To showcase the treasures of the Chinese architectural art, the former Ministry of Post and Telecommunications of China launched a series of stamps themed traditional folk houses with local characteristics between the end of the 1980s and early 1990s. These stamps prove to be bestsellers. It is worth mentioning that the seaweed house was chosen by ingenious designers to represent the Shandong folk houses.

Walking in the costal fishing villages of Jiaodong, visitors can see seaweed houses scattered all over. These houses built of stone walls and seaweed roofs take on a simple and unsophisticated appearance with distinctive regional features.

According to relevant researches, the seaweed houses originated from the Neolithic Age, took on a fixed form in the Qin and Han Dynasties, became popular during Song and Jin Dynasties, and flourished during the Yuan, Ming and Qing Dynasties. Having such merits as the capacity to ensure comfortable living even in cold winters and hot summers and long life span, this type of buildings has survived the lapse of time, becoming the "living fossil" of Chinese folk houses and the "specimen" of Chinese architecture.

Friday, 24 October 2014

Flower of the day: Iris laevigata

Iris laevigata

Iris laevigata, Rabbit-ear iris or kakitsubata, is a Japanese species of iris related to other members of Iris subgenus Limniris, including other species of Japanese irises. It is found growing in shallow waters and seems to prefer marshy and still ponds although it can also be grown in damp soil if conditions are right. Flowers are usually blue, purple or violet and have unique colour patterns including some types with predominantly white flowers with blue spots, called Washino-o and dark purples bordered with white, called Maikujaku.

Alternative names for I. laeviegata are I. albopurpurea and I. phragmitetorum. It is sometimes known commonly as Shallow-flowered iris or yan zi hua.

I. laevigata differs from the Japanese iris mainly in being more dependent on water and in lacking the strong midrib of the foliage. When grown from seeds, they usually germinate in 30–545 days although even under good conditions germination may be erratic. Seeds should be sown about 6 mm deep in a peaty seed sowing mix at about 15-20°C with frequent watering. Some varieties are almost ever-blooming even in mild climates, which makes it a good candidate for water gardens in temperate areas in Europe and the Americas.
This plant has been cultivated in Japan for more than a thousand years and some varieties mentioned in Japanese gardening books in the late 17th century are still in existence.
The variegated cultivar I. laevigata 'Variegata' has gained the Royal Horticultural Society's Award of Garden Merit.

More :

The FLORALIES of Ghent return to the city centre of Ghent in 2016 !

2016 will be a great year for horticultural Expos ! Of course, the largest event will be in Turkey, with Expo 2016 Antalya... but we could have also the pleasure to visit other large events, like this one in Belgium, in Ghent, an important Flowers-Expo held each 5 years since a very long time !

This event is planned from 22 april to 1th may 2016.
(Official opening on thursday April 21nd 2016)

A dynamic festival of flowers and plants

  • Flowers & Plants
  • Floral Art
  • Inspirational Gardens
  • Nature-inspired art projects & exhibitions

The FLORALIES of Ghent want to help the general public discover new trends and give them creative ideas, in the margin of a major event in the city centre focusing on the floral and green experience of the future, in order to gradually introduce flowers and plants into their homes, their streets and their city.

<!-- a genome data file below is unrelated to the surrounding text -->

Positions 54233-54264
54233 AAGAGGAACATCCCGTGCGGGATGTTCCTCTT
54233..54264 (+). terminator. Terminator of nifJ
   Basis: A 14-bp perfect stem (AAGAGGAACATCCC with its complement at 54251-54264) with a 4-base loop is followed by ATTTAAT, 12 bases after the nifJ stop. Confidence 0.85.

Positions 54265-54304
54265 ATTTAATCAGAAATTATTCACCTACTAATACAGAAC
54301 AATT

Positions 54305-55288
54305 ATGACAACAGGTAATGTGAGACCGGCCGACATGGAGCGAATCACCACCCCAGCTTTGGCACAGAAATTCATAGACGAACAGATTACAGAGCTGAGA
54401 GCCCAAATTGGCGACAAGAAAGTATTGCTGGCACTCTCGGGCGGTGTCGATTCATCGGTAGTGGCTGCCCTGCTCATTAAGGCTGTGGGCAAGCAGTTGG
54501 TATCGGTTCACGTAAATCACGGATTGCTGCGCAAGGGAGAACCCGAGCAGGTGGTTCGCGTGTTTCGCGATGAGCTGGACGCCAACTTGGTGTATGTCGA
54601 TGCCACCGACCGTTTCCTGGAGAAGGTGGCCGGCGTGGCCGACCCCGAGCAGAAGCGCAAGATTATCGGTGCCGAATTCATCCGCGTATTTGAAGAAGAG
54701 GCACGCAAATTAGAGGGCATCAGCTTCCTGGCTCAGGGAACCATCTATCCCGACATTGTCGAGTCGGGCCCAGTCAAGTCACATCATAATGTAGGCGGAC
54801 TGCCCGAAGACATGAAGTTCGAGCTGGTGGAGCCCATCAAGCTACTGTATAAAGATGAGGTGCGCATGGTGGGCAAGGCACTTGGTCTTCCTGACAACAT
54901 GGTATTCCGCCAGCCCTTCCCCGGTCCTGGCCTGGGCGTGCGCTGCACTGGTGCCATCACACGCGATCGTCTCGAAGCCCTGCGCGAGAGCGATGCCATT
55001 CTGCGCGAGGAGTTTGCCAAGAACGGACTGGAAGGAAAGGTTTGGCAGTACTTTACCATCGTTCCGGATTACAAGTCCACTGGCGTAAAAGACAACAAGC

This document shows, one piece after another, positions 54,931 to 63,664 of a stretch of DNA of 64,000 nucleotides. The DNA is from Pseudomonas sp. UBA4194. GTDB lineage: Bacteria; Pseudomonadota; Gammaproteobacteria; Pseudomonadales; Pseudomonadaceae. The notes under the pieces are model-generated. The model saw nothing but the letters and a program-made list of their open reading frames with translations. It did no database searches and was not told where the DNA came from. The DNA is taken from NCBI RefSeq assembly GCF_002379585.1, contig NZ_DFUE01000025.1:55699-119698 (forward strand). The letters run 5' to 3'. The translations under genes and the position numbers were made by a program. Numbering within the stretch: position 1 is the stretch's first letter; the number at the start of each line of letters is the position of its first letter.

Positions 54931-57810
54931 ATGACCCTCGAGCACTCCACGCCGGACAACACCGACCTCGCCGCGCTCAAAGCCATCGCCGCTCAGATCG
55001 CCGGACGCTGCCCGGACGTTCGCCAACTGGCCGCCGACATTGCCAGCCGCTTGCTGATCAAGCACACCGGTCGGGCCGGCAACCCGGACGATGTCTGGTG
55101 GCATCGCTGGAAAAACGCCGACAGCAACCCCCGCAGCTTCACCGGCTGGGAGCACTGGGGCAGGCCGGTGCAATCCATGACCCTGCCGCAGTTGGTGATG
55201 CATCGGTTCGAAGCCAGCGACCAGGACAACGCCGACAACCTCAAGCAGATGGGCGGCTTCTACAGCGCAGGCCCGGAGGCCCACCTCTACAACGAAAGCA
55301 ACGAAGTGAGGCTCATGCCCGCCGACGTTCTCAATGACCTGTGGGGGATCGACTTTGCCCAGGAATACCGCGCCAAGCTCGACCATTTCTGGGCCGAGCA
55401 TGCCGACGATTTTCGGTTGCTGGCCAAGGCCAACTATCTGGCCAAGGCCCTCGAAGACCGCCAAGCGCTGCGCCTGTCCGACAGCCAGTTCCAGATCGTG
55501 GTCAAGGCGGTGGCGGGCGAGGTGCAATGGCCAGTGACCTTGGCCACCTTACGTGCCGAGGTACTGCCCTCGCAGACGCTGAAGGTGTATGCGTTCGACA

FLORALIES of Ghent will be situated in four sites :

The Citadel Park is the day's largest park and green lung Gent today. The Floraliënhal also an historic site of the FLOWER SHOW, and still remembered as severely by many. The presence of iconic public buildings of the Ghent cultural life creates rich opportunities for collaboration.

The Leopoldskazerne is possibly a lesser known or obvious location, but whom the building complex and its large inside area visiting is surprised. Its optimal location in connection with the Citadel Park and St. Peter's Square makes it a complementary site with a character to explore strong.

The area surrounding the Saint Peter's Square has a long and eventful history behind it and is an important link in the history of the city of Ghent. Today converge here religious heritage, academia, event-based and student lives. The trail of FLOWER SHOW 2016 between Citadel Park and St. Peter's Square also provides a fascinating perspectieve with the Book as an important landmark in the city skyline.

The historic Bijlokesite today is home to a dozen organizations in culture, education and positions itself accordingly as a green haven of culture near the center of Ghent.
Urban transformation and permanence generate this exceptional site with a mix of architectural styles with historical and contemporary architecture seamlessly flow into one another.

Wednesday, 22 October 2014

Finland Garden: Greetings from the Hometown of Santa Claus

In the north of the International Garden quietly sits a cabin which is in the center of a simple courtyard encircled by birch stump fences. The wood chips covering the yard paths feel like a soft carpet when you step on it. The cedar in front of the cabin seems to be waiting to be decorated by the owner, and the tower at the red rooftop points towards the sky. This is the Finland Garden from the hometown of Santa Claus.

Tuesday, 21 October 2014

Gansu Garden: Seeking Ancestral Roots in the Hometown of Fuxi

Which province is the geometric center of China? Where is the birthplace of Fuxi, the ancestor of the Chinese people? Where is the cradle of The Book of Changes? Where did the famous “Battle at Jieting” of the Three Kingdoms period take place? Answers to all of these questions are the same place, Gansu Province. Integrating the Fuxi culture, the Qin culture, the culture of the Three Kingdoms, the Dadiwan culture and the grotto culture, Gansu is a place where you can trace to the source of the Chinese civilization through exploration.

Located in the east of the Chinese Garden, the Gansu Garden is themed “seeking ancestral roots in the hometown of Fuxi”. By presenting the Taiji diagram and the statue of Fuxi together with flowers, plants, rockery, rocks and waterscapes, the garden carries forward the Fuxi culture via modern gardening methods.

Starting from the entrance, the decorated archway, the sculpture with dragon totem, the Bagua Square, the Fuxi sculpture and the human-faced salamander bottle form the central axis of the garden, while winding paths and rocks are deployed on both sides of this axis. Walking along these paths, visitors will come to know the contributions that Fuxi made to humankind in his whole life and learn about Fuxi culture.